Guest Post: NordVPN Discusses Why VPN Usage Will Likely Double During FIFA World Cup

Posted in Commentary with tags on June 13, 2018 by itnerd

Soccer fans around the world are ready for the biggest event of four years – FIFA World Cup 2018. It draws millions of viewers to their screens, and tension and drama are abundant. Everybody still remembers Germany destroying Brazil 7:1 at home in 2014, and is eager to see what this year’s Cup will bring.

FIFA said that its 2014 World Cup drew 1.01 billion viewers around the world.

However, it’s not always possible to watch your country’s team play, especially when you are traveling. Therefore, many people who might have never used a VPN before (Virtual Private Network) turn to one for watching any game online.

NordVPN, a VPN service provider, has seen an increase in its users during any big sporting event. For example, during 2016 Summer Olympics in Brazil, NordVPN’s sales grew by 104.72%, showing a growing digital awareness of viewers.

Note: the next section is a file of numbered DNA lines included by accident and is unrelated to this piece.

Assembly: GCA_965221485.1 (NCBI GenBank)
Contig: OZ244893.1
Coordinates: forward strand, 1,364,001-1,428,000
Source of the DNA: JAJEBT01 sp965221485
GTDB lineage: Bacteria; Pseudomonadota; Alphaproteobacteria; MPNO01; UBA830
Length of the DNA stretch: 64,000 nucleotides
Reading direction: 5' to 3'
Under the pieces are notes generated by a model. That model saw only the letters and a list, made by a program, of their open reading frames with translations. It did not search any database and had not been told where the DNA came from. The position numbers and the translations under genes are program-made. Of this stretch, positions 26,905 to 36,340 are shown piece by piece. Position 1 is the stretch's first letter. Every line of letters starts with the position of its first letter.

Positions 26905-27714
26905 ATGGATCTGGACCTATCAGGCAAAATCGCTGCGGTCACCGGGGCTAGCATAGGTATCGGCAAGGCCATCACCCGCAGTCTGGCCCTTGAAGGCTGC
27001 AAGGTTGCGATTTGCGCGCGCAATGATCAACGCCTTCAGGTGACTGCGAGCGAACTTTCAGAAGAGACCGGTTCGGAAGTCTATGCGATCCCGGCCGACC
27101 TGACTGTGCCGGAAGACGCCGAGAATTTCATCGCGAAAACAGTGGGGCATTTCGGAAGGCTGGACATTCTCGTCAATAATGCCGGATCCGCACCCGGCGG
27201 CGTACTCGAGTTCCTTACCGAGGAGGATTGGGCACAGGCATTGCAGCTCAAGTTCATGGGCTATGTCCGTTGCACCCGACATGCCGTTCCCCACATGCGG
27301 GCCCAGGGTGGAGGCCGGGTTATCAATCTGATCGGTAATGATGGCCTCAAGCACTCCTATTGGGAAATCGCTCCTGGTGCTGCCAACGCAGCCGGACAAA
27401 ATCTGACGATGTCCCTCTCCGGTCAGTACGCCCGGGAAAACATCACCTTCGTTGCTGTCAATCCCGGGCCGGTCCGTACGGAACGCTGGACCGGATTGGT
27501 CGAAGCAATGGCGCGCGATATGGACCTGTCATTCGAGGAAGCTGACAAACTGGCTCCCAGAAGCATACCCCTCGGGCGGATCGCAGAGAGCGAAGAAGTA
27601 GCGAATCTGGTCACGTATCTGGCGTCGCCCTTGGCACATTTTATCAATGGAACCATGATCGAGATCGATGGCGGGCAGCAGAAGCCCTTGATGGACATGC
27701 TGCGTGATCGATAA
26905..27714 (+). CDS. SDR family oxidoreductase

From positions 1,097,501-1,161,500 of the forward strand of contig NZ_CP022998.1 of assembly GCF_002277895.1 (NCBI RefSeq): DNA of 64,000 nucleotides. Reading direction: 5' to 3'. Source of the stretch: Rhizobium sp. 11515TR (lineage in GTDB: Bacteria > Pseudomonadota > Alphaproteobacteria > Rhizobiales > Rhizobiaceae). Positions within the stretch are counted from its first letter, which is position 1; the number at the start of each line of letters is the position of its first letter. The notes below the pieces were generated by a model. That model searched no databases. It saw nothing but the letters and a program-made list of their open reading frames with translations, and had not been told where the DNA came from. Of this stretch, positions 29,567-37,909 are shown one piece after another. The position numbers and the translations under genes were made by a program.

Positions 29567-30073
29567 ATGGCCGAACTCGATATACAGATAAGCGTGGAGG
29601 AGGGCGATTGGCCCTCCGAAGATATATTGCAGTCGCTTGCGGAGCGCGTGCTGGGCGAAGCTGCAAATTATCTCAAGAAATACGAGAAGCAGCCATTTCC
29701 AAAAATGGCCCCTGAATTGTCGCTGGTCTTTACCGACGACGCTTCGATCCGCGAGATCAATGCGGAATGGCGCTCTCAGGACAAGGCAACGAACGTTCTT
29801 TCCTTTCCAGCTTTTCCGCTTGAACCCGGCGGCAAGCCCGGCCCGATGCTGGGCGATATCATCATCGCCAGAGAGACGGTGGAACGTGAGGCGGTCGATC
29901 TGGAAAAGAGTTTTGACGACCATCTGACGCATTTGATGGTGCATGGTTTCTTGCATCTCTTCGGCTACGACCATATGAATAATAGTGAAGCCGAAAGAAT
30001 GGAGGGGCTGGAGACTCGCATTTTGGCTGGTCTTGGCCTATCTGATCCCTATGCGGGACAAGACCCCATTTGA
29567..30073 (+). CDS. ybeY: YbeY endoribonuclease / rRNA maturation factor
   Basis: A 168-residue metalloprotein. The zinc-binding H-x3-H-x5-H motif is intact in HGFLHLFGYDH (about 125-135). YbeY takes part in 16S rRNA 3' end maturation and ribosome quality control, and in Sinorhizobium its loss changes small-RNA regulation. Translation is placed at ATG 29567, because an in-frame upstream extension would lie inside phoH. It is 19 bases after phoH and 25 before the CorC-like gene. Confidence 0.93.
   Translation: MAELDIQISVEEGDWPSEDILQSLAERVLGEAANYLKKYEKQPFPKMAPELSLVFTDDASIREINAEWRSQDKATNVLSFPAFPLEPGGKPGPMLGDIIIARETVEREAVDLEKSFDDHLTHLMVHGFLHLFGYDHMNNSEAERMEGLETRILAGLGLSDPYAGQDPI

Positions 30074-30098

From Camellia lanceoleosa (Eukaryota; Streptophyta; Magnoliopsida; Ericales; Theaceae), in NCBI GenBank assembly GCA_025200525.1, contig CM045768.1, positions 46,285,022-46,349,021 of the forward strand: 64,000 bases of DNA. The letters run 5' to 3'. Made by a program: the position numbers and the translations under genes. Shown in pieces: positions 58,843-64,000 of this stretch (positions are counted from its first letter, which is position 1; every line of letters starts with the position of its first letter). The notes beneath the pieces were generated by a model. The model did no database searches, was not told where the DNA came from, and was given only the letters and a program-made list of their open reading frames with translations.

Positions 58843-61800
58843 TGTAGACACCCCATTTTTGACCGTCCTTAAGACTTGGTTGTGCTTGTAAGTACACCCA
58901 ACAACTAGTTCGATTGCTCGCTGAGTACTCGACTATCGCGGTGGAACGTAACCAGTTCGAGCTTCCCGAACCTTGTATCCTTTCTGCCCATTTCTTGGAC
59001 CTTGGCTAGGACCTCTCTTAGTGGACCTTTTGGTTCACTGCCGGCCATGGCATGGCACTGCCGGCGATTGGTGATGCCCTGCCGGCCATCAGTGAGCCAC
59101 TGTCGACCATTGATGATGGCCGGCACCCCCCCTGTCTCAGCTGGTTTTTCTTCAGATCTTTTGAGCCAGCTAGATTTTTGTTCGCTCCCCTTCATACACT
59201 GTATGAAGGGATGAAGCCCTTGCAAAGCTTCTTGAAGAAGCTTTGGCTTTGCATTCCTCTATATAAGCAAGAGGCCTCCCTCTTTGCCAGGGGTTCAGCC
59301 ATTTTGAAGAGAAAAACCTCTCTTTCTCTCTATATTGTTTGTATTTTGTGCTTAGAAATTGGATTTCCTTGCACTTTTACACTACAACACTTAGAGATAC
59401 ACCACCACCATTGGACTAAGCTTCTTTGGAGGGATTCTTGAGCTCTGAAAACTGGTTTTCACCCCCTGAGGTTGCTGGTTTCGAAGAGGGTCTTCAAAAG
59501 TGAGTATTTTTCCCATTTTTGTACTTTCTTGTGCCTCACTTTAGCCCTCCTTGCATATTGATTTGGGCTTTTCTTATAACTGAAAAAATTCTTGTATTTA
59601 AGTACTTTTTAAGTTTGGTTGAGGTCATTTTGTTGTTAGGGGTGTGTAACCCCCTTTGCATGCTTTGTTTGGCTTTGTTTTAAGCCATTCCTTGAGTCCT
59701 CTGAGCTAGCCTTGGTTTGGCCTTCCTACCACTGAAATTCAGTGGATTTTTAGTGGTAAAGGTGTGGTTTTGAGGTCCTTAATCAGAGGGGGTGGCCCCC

“With each large sporting event, more and more people try the VPN technology they might have never used before,” said Ruby Gonzalez, Head of Communication at NordVPN. “We started getting questions about how NordVPN can help expand the options for watching World Cup games weeks in advance. It’s pretty likely to see the number of new users double again and, once the soccer fever is over, many will stick to VPN as they see for themselves how useful and easy it actually is.”

A VPN service links user’s computer to a server in a country of their choice via an encrypted tunnel. For example, a person can appear to be in the U.S. while they actually are in Europe, or vice versa, simply by choosing a different VPN server location.